If you’re gender nonconforming, you may have some questions about how to book a flight and travel stress-free. Here’s a guide to the process along with a helpful roundup of tips for gender nonconforming air travel.

Know which airlines are inclusive for gender nonconforming folks

Not all airlines offer inclusive gender identifiers, but the heavy hitters do – United, American and Delta. When booking a flight with these three airlines, you can select M (male), F (female), U (undisclosed) or X (unspecified). Your gender must match what appears on your government-issued i.d. More on this later. 

Other airlines will soon follow suit. Airlines for America (a lobby that represents American, Alaska, Delta, Hawaiian, JetBlue, Southwest and United on Capitol Hill) has said that computer systems for their group of airlines should be updated by 2024 to allow passengers to select “X” for their gender when booking a flight. 

And don’t forget about the online travel agencies. For example, CheapAir.com (that’s us) allow you to select Male, Female, or Unspecified/Other.

The Transportation and Safety Administration (TSA) recommends that travelers contact their air carrier’s customer service if the gender marker on their government-issued ID is not offered in the air carrier’s reservation system.

Consider TSA PreCheck if you’re a frequent flier

One of the most fraught parts of air travel is the security screening. When you’re nonbinary, transgender or gender nonconforming, that stress can be multiplied exponentially. One way to mitigate some of this stress is to sign up for TSA PreCheck™️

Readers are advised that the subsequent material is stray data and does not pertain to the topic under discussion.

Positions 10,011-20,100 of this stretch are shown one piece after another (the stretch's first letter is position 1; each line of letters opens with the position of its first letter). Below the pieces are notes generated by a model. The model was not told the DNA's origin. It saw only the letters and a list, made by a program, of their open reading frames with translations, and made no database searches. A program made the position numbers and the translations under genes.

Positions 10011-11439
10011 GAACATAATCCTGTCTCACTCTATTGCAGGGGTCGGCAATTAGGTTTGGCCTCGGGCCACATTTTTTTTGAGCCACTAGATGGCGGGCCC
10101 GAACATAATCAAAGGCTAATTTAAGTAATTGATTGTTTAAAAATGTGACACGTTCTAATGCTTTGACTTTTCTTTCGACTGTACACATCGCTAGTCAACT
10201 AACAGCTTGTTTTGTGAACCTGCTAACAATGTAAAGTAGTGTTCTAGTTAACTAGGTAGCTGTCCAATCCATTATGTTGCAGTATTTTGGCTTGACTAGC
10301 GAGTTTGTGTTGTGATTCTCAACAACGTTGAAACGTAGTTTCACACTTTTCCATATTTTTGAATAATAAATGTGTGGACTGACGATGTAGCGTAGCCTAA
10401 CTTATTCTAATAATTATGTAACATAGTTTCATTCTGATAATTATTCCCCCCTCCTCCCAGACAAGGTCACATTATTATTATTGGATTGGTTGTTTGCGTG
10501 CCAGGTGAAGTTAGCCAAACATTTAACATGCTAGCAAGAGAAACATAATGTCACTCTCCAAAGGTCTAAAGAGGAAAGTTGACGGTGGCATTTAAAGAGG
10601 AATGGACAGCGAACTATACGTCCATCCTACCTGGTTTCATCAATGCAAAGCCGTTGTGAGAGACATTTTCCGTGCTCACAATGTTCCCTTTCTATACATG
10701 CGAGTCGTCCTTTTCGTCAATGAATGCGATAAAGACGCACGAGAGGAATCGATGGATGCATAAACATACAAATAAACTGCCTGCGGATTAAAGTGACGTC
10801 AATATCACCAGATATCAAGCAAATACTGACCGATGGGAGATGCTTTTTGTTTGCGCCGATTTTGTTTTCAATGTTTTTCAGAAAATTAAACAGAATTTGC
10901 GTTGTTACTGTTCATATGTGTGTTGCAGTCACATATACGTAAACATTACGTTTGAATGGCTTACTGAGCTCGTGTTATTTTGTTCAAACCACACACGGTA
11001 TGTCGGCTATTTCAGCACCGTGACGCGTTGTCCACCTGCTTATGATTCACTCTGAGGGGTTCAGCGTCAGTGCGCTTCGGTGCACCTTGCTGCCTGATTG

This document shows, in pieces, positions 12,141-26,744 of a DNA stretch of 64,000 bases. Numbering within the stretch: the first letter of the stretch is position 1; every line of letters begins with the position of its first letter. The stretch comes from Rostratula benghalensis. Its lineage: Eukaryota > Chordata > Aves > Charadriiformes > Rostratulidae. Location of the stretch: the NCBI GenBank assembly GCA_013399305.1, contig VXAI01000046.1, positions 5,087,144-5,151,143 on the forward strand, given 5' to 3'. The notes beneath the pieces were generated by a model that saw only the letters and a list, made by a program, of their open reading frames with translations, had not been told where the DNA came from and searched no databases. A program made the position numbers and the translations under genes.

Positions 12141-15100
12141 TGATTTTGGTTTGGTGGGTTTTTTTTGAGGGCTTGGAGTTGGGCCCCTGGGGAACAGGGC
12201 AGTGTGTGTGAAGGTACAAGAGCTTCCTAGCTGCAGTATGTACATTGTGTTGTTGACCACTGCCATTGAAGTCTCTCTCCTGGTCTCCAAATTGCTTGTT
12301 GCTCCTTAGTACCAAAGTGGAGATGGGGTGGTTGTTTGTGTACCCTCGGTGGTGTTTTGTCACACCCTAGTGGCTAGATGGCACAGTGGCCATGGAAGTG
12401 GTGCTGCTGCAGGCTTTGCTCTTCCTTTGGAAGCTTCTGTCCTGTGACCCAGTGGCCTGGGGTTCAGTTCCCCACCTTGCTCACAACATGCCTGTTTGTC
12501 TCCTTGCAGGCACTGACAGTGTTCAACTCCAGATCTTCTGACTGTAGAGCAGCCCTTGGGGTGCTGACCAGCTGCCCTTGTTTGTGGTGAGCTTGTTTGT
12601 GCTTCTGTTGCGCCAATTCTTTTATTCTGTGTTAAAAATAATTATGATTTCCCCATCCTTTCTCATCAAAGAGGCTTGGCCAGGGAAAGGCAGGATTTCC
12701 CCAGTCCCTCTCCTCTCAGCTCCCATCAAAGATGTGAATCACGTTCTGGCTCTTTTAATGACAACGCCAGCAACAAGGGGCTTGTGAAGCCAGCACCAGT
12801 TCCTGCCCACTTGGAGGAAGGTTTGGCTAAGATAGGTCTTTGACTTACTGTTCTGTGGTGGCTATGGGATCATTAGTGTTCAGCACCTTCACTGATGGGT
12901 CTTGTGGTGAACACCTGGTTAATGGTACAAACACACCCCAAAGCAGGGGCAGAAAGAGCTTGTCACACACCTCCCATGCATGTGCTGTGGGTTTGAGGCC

Pre-Check, affords you expedited screening – quicker and with less hassle. With Pre-Check you get to keep your shoes and belt on as well.

The program doesn’t promise body scans or pat-downs can be avoided, but participants usually walk through a metal sensor instead of a body scanner and experience pat-downs less often. 

Eligible passengers can register directly with TSA Pre-Check by completing an online application and paying an $85 fee. During the approval process, you may need to disclose any prior names/your dead-name.

As of this publication date, the TSA PreCheck program application has been updated to include an additional gender marker option to better serve non-binary and gender non-conforming Americans. This action ensures the TSA PreCheck system accurately reflects the traveler’s gender. With this update, TSA allows TSA PreCheck applicants to select their gender based on self-attestation, regardless of the sex assigned at birth.

Know your rights as a gender nonconforming person

The TSA commits to affording all passengers respect and dignity. Their website states that “Screening is conducted without regard to a person’s race, color, sex, gender, gender identity, national origin, religion, or disability.” This applies to gender nonconforming air travel as well.

Make sure your name on the boarding pass matches your name on your government-issued i.d.

This is critical. If your current ID has your dead-name on it, that’s the name you have to use when booking your flight. However, it doesn’t matter if your current gender presentation matches your gender marker from your ID, or the presentation in your photo.